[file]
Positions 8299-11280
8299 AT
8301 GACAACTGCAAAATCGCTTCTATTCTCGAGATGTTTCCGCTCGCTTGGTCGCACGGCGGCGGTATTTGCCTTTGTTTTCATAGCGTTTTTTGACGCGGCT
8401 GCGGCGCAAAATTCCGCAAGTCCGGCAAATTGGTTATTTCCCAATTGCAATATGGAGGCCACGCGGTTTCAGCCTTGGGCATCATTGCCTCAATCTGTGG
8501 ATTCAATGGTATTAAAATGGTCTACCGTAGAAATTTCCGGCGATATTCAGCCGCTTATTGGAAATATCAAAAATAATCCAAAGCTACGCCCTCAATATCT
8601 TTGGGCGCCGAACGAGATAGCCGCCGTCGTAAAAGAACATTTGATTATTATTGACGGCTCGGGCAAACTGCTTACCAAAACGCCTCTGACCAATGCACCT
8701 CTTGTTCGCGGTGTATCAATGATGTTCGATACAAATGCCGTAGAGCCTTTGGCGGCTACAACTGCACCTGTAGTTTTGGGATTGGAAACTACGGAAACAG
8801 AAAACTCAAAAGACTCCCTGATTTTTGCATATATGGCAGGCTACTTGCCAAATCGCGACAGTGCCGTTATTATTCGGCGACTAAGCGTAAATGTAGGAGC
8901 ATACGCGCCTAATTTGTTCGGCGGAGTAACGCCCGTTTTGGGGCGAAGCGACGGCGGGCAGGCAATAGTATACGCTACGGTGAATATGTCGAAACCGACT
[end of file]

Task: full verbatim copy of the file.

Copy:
Positions 8299-11280
8299 AT
8301 GACAACTGCAAAATCGCTTCTATTCTCGAGATGTTTCCGCTCGCTTGGTCGCACGGCGGCGGTATTTGCCTTTGTTTTCATAGCGTTTTTTGACGCGGCT
8401 GCGGCGCAAAATTCCGCAAGTCCGGCAAATTGGTTATTTCCCAATTGCAATATGGAGGCCACGCGGTTTCAGCCTTGGGCATCATTGCCTCAATCTGTGG
8501 ATTCAATGGTATTAAAATGGTCTACCGTAGAAATTTCCGGCGATATTCAGCCGCTTATTGGAAATATCAAAAATAATCCAAAGCTACGCCCTCAATATCT
8601 TTGGGCGCCGAACGAGATAGCCGCCGTCGTAAAAGAACATTTGATTATTATTGACGGCTCGGGCAAACTGCTTACCAAAACGCCTCTGACCAATGCACCT
8701 CTTGTTCGCGGTGTATCAATGATGTTCGATACAAATGCCGTAGAGCCTTTGGCGGCTACAACTGCACCTGTAGTTTTGGGATTGGAAACTACGGAAACAG
8801 AAAACTCAAAAGACTCCCTGATTTTTGCATATATGGCAGGCTACTTGCCAAATCGCGACAGTGCCGTTATTATTCGGCGACTAAGCGTAAATGTAGGAGC
8901 ATACGCGCCTAATTTGTTCGGCGGAGTAACGCCCGTTTTGGGGCGAAGCGACGGCGGGCAGGCAATAGTATACGCTACGGTGAATATGTCGAAACCGACT